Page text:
Kowal Law Group Logo
Your Appeal

Attorney who ignored appellate rules hit with $50k in sanctions

Tim Kowal     February 8, 2024

Failing to request a statement of decision. Misunderstanding what “substantial evidence” means. Preparing an incomplete appellate record. Yes, these mistakes will lose you your appeal. But they can also get you sanctioned. The appellant’s counsel in Mandir, Inc. v. Tiwari (D4d3 Mar. 27, 2023 No. G060437) (nonpub. opn.) got sanctioned nearly $50,000 for pursuing a frivolous appeal. (Disclosure: the author was primary counsel on this appeal.)

The plaintiff lost a bench trial. The court issued a tentative decision, but the plaintiff did not request a statement of decision. That was mistake #1.

On appeal, the plaintiff argued that the trial court failed to make required findings. But absent a request for a statement of decision, the trial court is not required to make any findings—instead, all findings supporting the judgment are implied under the implied-findings doctrine. That was mistake #2.

The plaintiff then argued that it offered substantial evidence to support a judgment in its favor. But that’s not how substantial evidence works. The plaintiff would have had to meet the impossibly-high “finding compelled as a matter of law” standard. That was mistake #3.

The plaintiff wasn’t done. The plaintiff also identified trial exhibits to be included in the Clerk's Transcript. But the clerk had returned custody of the trial exhibits to the parties. They were not included in the Clerk's Transcript. And under California Rules of Court, rule 8.224(a)(1), in this circumstance the appellant needs to send up the original trial exhibits to the Court of Appeal. The plaintiff failed to do that. And it is the appellant’s burden to furnish the record on appeal. Mistake #4.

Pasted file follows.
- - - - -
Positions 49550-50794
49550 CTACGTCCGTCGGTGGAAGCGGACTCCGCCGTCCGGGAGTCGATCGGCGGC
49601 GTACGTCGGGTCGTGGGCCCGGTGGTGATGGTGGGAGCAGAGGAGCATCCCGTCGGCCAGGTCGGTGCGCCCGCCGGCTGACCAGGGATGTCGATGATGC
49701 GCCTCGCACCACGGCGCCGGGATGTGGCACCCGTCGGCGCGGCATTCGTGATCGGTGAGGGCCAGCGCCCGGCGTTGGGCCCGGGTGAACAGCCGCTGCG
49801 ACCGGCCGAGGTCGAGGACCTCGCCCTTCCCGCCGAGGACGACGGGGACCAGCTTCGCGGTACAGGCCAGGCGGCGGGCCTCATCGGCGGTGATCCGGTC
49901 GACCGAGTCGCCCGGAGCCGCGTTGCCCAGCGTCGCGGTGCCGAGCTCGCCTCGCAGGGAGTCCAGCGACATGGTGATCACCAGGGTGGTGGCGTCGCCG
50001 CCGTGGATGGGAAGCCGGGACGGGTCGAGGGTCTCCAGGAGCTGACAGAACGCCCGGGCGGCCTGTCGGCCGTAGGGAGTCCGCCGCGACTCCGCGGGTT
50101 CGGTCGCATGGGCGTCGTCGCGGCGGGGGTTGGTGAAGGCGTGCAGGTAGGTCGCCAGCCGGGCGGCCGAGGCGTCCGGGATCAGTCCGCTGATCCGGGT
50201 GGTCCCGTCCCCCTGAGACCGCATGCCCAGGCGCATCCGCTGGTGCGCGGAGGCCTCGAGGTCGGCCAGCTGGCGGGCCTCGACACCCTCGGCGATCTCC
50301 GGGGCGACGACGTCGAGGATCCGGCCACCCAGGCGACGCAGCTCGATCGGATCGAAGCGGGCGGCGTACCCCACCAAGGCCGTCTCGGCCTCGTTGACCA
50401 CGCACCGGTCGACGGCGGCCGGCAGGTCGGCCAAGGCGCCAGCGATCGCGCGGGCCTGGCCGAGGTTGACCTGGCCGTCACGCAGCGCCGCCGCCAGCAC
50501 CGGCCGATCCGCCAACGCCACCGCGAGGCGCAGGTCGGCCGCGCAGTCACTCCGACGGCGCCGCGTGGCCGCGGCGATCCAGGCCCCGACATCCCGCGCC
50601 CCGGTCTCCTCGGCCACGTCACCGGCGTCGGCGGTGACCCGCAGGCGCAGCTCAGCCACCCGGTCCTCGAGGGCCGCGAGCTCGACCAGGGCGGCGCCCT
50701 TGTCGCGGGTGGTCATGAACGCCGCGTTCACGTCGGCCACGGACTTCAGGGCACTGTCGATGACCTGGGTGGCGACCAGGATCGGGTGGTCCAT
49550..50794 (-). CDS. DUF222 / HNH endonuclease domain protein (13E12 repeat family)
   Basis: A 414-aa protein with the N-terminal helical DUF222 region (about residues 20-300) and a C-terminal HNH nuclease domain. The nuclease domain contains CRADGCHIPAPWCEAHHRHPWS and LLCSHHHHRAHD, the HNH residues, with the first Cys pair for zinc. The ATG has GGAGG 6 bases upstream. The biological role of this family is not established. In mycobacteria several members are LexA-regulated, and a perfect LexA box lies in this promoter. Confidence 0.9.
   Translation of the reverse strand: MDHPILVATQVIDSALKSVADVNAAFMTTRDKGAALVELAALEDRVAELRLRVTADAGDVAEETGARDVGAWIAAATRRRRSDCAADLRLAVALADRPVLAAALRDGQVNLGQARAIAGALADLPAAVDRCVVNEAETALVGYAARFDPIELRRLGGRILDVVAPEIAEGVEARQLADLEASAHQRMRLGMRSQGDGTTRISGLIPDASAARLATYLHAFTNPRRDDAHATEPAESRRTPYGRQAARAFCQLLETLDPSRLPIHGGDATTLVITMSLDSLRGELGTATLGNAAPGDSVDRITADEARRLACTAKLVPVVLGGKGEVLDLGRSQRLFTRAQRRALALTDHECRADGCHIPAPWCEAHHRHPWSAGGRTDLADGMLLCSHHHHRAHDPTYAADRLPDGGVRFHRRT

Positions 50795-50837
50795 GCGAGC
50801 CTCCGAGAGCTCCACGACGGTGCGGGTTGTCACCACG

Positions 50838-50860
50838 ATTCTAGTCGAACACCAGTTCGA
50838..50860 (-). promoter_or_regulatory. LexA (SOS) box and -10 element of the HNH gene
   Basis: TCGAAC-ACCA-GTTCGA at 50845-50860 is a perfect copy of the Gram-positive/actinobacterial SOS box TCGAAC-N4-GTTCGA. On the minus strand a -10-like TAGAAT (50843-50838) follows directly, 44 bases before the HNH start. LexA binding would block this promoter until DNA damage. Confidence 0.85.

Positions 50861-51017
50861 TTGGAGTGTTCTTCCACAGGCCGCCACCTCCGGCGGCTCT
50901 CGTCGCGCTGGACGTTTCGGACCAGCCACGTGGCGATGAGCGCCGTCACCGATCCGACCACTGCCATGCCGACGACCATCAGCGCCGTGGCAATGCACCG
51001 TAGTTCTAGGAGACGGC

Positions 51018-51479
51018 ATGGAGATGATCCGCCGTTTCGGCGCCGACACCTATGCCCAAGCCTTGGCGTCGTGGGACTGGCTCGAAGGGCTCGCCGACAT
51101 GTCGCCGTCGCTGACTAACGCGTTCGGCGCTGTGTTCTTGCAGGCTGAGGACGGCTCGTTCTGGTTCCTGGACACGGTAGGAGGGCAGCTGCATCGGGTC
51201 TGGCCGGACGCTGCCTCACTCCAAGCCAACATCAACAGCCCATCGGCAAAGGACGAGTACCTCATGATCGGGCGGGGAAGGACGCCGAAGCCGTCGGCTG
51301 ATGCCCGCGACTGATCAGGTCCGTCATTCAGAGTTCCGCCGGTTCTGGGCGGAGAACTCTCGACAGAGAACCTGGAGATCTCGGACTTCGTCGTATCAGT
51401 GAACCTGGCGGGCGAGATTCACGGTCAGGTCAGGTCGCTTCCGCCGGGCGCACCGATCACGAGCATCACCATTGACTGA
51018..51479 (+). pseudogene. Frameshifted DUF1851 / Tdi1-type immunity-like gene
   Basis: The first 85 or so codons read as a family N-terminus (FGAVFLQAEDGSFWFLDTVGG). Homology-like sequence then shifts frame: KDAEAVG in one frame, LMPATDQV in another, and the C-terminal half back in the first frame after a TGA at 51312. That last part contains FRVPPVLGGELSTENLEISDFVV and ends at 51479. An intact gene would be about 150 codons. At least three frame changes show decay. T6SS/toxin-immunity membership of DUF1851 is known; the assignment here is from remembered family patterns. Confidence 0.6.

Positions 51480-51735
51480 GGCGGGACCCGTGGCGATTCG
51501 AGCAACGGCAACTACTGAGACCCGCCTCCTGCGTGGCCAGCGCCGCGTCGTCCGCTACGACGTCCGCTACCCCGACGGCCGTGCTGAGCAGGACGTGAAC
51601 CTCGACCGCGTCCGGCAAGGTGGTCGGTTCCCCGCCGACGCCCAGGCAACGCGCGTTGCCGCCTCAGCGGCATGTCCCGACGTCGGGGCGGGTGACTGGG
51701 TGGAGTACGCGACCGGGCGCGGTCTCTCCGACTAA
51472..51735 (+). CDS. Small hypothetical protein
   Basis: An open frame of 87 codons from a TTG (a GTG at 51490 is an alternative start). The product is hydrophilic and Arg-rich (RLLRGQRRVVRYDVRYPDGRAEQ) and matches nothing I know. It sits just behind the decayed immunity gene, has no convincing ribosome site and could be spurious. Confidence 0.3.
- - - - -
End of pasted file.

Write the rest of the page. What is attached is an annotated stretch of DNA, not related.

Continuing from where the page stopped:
The plaintiff also failed to cite the evidence supporting the judgment, a violation of the rules when challenging the judgment for lack of substantial evidence. Mistake #5.

Putting all these errors of appellate procedure together, the court concluded they made the “degree of objective frivolousness … very high.” And the plaintiff was made actually aware of these defects by the respondent’s brief and motion for sanctions.

The court did not dismiss the frivolous appeal, but it did award sanctions against the plaintiff in the amount of $49,243. One of the reasons the court awarded sanctions was “to deter conduct of this nature in the future,” noting that “If counsel is not aware of those principles and rules [of appellate review and procedure], they should be learned before an appeal is taken.”

Takeaway: While the number and severity of appellate-procedure missteps here are uncommon, finding one, two, or even several material defects in an appeal is very common. Consider consulting with an appellate specialist on your next appeal.